Minister of Energy Karine Elharrar: “As long as we are here, we carry on working, until we are told to leave. Yesterday—after a truly significant year of action and reforms, certainly in the fields of energy, the economy, industry, and social affairs, of significant achievements, including in foreign policy—the Prime Minister and the Alternate Prime Minister announced these changes, and it broke my heart. Because we were only getting started, because we have many plans, many of which my friend just described.”

Minister Elharrar devoted most of her address to climate and energy issues. “The climate crisis used to be something debated in very small circles. Today, there is no government discussion at which the climate aspect is not spoken about, and this is one of the challenges I had as minister of energy. Today, it is clear to everyone that the ultimate goal is clean energy. There are difficulties and crises along the way, such as the energy crisis felt by us all, but the goal remains the same. When I began at the Ministry, I found that people were talking about renewable energies, but there was no department dedicated to it. The entire issue of renewably energies was being handled by the Electricity Authority, but that’s not enough. So, the first thing we did was to establish a division that would deal with what everyone was talking about, so that we would meet our targets.

“Entrepreneurs in the field of energy deal with unimaginable difficulties. I heard the stories, and I held my head in my hands. How could it be that one ministry demands a certain thing, and another demands something else? And I thought that you’d have to be mad to produce green energies in Israel. At the Ministry, we decided that you shouldn’t have to go mad, we need to help them.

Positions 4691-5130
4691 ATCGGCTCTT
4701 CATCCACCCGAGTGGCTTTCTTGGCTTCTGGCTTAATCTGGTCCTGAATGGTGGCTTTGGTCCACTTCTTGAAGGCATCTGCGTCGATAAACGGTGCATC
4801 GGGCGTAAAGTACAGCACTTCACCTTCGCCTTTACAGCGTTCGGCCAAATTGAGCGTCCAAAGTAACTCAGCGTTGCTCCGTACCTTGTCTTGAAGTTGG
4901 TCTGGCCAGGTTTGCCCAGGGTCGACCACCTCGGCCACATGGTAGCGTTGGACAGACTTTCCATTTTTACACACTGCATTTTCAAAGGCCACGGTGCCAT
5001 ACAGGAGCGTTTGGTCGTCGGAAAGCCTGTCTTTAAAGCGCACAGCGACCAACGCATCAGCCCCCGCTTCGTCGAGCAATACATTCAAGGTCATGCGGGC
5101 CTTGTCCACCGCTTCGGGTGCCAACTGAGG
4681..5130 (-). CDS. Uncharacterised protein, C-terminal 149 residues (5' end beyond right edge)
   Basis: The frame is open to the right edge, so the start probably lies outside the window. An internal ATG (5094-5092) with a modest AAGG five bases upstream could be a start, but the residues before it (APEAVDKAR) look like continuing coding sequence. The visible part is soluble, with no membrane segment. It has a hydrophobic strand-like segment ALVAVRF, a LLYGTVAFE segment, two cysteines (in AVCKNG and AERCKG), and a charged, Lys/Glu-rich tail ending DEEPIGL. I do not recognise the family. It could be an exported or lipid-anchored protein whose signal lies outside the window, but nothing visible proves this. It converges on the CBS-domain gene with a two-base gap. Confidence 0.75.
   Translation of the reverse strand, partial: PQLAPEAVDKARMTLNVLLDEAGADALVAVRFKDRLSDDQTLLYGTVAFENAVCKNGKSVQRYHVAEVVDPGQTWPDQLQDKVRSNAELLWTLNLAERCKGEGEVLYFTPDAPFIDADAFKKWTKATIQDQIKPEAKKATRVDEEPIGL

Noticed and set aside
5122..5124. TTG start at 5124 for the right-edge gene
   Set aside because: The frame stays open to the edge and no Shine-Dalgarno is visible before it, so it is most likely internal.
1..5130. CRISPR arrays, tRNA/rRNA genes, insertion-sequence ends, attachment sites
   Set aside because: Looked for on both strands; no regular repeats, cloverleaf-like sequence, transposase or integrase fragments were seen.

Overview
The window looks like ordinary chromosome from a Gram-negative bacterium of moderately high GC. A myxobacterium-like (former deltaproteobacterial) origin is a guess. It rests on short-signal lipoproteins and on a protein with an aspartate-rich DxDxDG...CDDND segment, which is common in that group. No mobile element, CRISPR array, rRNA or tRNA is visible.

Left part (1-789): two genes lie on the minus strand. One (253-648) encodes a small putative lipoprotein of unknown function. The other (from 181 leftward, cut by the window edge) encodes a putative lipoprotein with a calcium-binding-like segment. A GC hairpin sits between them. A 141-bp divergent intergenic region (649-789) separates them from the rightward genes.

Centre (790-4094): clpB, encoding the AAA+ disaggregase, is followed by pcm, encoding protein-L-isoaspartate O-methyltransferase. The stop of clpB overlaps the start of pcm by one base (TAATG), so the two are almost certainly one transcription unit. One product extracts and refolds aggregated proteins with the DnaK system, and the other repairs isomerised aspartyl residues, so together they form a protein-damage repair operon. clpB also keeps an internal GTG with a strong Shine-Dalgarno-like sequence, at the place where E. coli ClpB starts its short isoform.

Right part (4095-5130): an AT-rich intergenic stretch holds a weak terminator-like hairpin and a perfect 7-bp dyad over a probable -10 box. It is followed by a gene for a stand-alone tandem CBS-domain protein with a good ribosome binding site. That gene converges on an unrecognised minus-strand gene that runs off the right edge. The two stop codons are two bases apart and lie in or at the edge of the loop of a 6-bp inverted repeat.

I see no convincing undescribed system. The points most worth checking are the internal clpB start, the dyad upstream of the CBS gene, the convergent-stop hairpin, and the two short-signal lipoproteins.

“In a situation in which there are no sizable venture capital funds in the field of energy, and there really are hardly any, then the government needs to put its hand in its pocket and be generous.”

Avi Hasson, CEO of Start-Up Nation Central, at the Eli Hurvitz Conference: “We are far behind, and we are not enjoying the fruits of hi-tech here in Israel. The hi-tech industry cannot flourish over time if it is not situated within an innovative economy and society.”

The Eli Hurvitz Conference on Economy and Society—formerly the Caesarea Economic Policy Planning Forum—is widely recognized as Israel's most influential economic conference. For 29 years, the Conference has served as a crossroads where public discourse and professional knowledge in economics and society meet, with the aim of improving the decision-making processes in the administration and improving the quality of Israel's social and economic policy for the benefit of the entire public. This year, the conference will address strengthening innovation in Israel both as a source for reducing disparities and as a catalyst for climate entrepreneurship; the challenges of the Israeli labor market; the goals of the education system and the effectiveness in which it implements them, as well as in the future of science in Israel.

A series of team-led research and policy recommendations on issues closely related to the conference sessions will be presented during the conference on June 21-22, at the Orient Hotel in Jerusalem and online on IDI's website.